Also interestingly, they got a group of amnesiacs to play. While the amnesiacs didn’t remember playing the game or the experimenter and didn’t get any better at the game like normal subjects did, some of them did still report Tetris-related dreams when awoken right after falling asleep. This implies that dreaming can take place outside the hippocampus/medial temporal lobe, which is the seat of the malfunctioning brain tissue in those amnesiacs. This is a bit of a surprise, since we think of the medial temporal lobe as the initiator of the short to long-term consolidation process of memory (see step 3 in a few paragraphs to understand what ‘consolidation’ is). Plus, studies of rats ‘dreaming’ find many of those seemingly dream-related signals in the hippocampus (the best part of the medial temporal lobe. Just kidding. ALL the brain is cool! But mostly the hippocampus).

Speaking of those rat studies: Matt Wilson’s work was also featured in that Radiolab episode. Wilson discovered a process now termed ‘memory replay’ back in the early 90s. He describes in the episode how he was training a rat to run around a track and the hippocampal neurons would fire spikes in order: one cell after another cell after another cell. As a neurophysiologist you get used to the signature sound of these events as the voltage measurements are attached to a speaker. While recording from these rats he was surprised to hear the cells firing in sequence when he hadn’t put any food in the maze to motivate the rat to run. When he looked over at the rat it had dozed off on the track. The ‘replay’ is these groups of hippocampal cells firing in order while sleeping in the same way as they were when it is awake. Here’s a visualization:



“RUN” is what 9 hippocampal neurons do when the rat is running through a maze. Notice how they fire one after another, with each vertical tick representing a single neuron firing. “SLEEP” is from when the rat is sleeping. When the same 9 neurons are recorded, they fire in the exact same order, an indication what the rat is thinking of when it was previously RUNning. If you look closely you’ll notice the replay timescale is 0.2 s. while the running timescale is 1.0 s. This means the replay is done at approximately 5x the speed of the actual event, which is believable to me since dreams often seem like they’re not in real-time, but counter to some other dream research that I’m not even sure has been published.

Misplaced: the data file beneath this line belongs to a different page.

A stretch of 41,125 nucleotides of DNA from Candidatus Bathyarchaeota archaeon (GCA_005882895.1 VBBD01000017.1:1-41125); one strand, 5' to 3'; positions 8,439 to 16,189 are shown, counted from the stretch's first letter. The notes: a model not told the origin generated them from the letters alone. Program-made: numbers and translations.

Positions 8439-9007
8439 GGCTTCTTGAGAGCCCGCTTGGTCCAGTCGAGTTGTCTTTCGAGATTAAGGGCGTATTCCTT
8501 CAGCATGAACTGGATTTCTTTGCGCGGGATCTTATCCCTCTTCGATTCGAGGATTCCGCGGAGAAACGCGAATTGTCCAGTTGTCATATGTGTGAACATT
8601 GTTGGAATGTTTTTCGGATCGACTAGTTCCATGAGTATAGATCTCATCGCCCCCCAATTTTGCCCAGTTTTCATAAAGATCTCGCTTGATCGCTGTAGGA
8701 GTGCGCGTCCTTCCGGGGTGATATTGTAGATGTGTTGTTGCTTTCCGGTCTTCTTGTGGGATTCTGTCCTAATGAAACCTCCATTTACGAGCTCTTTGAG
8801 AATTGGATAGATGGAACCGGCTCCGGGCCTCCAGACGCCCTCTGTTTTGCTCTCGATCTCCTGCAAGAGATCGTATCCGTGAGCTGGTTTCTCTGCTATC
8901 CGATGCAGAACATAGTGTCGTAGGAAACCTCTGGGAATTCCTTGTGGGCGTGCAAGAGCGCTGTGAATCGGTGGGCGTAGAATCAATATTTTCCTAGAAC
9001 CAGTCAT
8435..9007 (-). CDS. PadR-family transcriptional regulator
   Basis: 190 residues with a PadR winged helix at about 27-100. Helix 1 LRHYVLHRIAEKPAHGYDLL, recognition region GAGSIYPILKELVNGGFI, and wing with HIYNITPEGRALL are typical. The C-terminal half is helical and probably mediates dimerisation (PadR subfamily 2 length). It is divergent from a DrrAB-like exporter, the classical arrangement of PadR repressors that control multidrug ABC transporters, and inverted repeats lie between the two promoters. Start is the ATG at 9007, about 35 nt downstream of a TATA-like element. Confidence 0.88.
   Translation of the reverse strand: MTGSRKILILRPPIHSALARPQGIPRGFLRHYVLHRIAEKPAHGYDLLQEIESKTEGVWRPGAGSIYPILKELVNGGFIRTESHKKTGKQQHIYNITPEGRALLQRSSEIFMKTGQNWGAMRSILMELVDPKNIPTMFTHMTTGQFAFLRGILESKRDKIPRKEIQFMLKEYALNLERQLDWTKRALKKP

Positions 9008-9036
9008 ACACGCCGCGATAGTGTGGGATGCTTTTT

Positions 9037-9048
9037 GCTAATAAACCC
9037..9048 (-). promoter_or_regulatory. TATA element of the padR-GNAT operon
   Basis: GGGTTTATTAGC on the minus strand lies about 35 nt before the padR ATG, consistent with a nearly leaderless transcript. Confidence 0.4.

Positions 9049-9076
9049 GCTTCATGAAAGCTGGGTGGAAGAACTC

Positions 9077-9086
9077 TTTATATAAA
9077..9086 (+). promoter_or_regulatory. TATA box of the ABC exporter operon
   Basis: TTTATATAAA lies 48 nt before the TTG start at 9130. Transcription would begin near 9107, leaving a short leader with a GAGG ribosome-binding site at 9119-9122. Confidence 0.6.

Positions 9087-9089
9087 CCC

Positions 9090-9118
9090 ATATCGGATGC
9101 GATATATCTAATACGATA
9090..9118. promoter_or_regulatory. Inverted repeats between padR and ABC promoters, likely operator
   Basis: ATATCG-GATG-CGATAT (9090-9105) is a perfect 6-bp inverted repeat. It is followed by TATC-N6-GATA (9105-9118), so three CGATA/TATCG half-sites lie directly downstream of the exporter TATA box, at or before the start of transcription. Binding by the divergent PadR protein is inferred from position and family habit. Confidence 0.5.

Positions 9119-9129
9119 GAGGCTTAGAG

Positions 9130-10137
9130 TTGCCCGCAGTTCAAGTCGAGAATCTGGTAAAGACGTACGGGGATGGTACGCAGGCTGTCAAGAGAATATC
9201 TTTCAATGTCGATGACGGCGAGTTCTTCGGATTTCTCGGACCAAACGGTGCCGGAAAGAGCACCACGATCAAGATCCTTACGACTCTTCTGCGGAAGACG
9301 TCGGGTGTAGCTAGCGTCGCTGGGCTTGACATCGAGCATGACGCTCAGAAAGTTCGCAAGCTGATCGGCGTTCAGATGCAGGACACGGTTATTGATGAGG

If you had the rat run in a different enclosure those same cells might not even be active. And if they were they almost certainly would not be firing in the same sequence. This gives us some idea of why the “dream” is taking place—the order of cell firing must be important for memory and the rat is replaying the order to store them in memory. We don’t know exactly why the rat has to replay them for the memory to hold, but future work has indicated that these sequences of cell firing also takes place in the cortex, an indication that memories are being transferred to this region for long-term storage.

This is in line with the canonical theory of how memories are consolidated, which I’ll describe briefly since it’s pretty interesting and will help explain some dream theory later:

1.) you experience the stimuli with the cortex on the outer parts of your brain (e.g. your auditory cortex first interprets Tubthumping by Chumbawumba).

2.) the stimuli are passed on to your medial temporal lobe (including the hippocampus) for contextualization. This region unites the disparate senses into episodes and also can link them to other important facets of the experience like emotion/reward/anxiety (e.g. you remember hearing Tubthumping at a super awkward but tasty middle school pizza party).

3.) the important stimuli are selected to be kept and the cortical region that originally experienced the stimuli then stores them permanently (i.e. your auditory cortex still remembers what Tubthumping sounds like, sadly, even to this day). This is called ‘consolidation’ of the memory.

Therefore, the replays might work as some kind of signal being sent from the hippocampus indicating which memory was important enough to keep, with the sequence of cellular firing possibly the code itself that represents that specific episode. There’s evidence the hippocampus then later indexes these memories so you can form associations with other memories, sort of like a really, really good Pandora Radio for your experiences that robustly finds the right memory when given a related experience as a suggestion. You know, much like Pandora Radio fails to do for music.